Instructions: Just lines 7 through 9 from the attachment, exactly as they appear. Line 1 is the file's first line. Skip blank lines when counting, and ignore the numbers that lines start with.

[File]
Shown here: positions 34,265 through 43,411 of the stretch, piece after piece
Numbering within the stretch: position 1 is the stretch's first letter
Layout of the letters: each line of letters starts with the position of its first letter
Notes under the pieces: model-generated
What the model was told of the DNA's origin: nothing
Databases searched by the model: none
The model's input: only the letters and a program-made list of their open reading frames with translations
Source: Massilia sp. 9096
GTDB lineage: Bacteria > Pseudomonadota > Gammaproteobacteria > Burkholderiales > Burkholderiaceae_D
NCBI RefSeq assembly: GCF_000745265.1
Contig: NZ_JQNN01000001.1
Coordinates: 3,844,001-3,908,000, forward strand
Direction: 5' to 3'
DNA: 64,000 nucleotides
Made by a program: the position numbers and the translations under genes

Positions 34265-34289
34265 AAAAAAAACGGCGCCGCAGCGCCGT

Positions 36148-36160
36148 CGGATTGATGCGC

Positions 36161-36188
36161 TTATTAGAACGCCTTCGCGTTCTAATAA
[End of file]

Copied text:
The model's input: only the letters and a program-made list of their open reading frames with translations
Source: Massilia sp. 9096
GTDB lineage: Bacteria > Pseudomonadota > Gammaproteobacteria > Burkholderiales > Burkholderiaceae_D